Bruce Lu — Goldman Sachs Group, Inc. — Analyst

I see, understood. Thank you. We just get too used to it to be like — to expect TSMC always to deliver much better result. Thank you.

C. C. Wei — Chief Executive Officer

I understand.

Jeff Su — Director, Investor Relations

Okay. Thank you, Bruce. Operator, can we move on to the next caller please?

Operator

Next we have Randy Abrams from Credit Suisse.

Randy Abrams — Credit Suisse AG — Analyst

Yes, okay. Thanks for taking my question. I wanted to ask a two-part first question. You mentioned in the prepared remarks about HPC and auto continue to be stable, but seem to signal it may change. If you could give your view how you see inventory levels and some of the forward demand outlook from those areas. And the second part, just want to see if we could get a bit better visibility on first half — first quarter, how do you see it versus normal seasonal? And then for the trough, do you expect first quarter could be the bottom or do you see the trend that we could be towards second quarter?

Jeff Su — Director, Investor Relations

Okay. So Randy’s question is really looking at again from the end demand segment, data center and automotive we say are remaining steady at TSMC for now. He wants to understand though what is the outlook down the road and what does that mean for inventory levels? And then secondly is also he wants to see if we can provide some more granularity about first quarter outlook versus seasonality and whether we think the first quarter can be the bottom for the industry. Is that correct, Randy?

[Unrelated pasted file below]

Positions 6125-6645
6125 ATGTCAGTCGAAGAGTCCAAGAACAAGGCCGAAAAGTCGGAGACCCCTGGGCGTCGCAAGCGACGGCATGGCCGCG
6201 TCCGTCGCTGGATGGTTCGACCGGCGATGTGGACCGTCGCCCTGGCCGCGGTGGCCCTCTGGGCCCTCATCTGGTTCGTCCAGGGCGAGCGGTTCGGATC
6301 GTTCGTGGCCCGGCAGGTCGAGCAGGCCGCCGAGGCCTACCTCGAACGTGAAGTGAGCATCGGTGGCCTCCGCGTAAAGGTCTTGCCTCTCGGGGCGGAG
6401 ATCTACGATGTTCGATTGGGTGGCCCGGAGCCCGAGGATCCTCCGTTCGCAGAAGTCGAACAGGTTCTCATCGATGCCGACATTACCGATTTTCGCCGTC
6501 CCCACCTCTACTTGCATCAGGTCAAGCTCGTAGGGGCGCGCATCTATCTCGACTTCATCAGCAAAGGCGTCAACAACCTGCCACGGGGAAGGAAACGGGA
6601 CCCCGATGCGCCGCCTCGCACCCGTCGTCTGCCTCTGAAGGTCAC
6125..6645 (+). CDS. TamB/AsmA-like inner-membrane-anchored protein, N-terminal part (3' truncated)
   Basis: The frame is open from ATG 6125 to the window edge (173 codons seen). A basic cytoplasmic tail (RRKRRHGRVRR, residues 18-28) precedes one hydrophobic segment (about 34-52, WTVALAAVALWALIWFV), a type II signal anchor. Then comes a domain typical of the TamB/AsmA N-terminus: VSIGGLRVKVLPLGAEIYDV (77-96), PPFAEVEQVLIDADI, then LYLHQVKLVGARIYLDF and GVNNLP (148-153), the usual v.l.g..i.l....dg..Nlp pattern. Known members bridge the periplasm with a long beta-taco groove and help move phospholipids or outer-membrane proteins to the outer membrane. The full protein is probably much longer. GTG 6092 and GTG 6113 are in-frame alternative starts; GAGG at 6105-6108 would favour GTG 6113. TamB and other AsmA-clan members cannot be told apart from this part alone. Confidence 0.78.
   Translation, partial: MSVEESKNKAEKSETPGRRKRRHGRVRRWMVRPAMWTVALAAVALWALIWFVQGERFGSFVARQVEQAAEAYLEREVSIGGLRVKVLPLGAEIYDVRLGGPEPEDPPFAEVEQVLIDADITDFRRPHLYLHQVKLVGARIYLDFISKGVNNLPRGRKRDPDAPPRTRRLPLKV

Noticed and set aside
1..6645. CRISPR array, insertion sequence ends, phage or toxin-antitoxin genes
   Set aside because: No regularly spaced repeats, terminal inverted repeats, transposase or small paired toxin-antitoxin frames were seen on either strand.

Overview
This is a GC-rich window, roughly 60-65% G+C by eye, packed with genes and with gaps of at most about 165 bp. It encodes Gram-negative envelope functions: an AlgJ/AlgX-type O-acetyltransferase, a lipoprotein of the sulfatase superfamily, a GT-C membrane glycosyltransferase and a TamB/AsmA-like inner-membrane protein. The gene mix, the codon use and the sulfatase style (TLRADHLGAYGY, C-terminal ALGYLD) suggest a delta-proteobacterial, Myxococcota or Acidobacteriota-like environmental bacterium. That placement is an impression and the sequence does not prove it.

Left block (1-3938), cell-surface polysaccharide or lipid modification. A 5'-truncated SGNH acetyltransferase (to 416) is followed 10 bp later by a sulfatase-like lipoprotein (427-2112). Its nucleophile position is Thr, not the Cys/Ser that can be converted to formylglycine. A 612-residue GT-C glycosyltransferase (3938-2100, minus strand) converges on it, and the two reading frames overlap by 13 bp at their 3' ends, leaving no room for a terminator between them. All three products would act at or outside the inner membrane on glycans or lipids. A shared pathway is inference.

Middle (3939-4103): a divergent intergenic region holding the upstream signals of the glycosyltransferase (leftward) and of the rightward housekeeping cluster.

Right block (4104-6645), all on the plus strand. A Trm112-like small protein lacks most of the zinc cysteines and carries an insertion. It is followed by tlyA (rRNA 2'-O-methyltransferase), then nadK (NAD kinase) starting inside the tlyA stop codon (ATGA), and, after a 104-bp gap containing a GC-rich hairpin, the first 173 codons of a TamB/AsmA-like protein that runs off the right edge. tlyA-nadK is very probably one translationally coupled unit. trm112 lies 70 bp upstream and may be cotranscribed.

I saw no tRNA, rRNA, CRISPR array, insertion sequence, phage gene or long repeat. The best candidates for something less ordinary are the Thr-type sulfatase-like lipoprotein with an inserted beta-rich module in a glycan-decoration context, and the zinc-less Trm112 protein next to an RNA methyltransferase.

Randy Abrams — Credit Suisse AG — Analyst

Yes, that’s correct.

C. C. Wei — Chief Executive Officer

Okay. Let me answer this one. Of course we say that so far our customers give us their demand forecast so the data center and automotive related are still steady. But now the market becomes soft and we will take a more conservative way in our planning for 2023 and that’s why we say that we don’t rule out the possibility they might have some correction also, but we did not see it right now to be frank with you. And for the inventory correction in 2023, all we want to say is we expect probably 2023 the semiconductor industry will likely to decline, but TSMC also is not immune. We believe our technology position, strong portfolio in HPC, and longer-term strategic relationship with customer will enable our business to be more resilient than the overall semiconductor industry. And that’s why we say 2023 is still a growth year for TSMC and the overall industry will probably be more declined.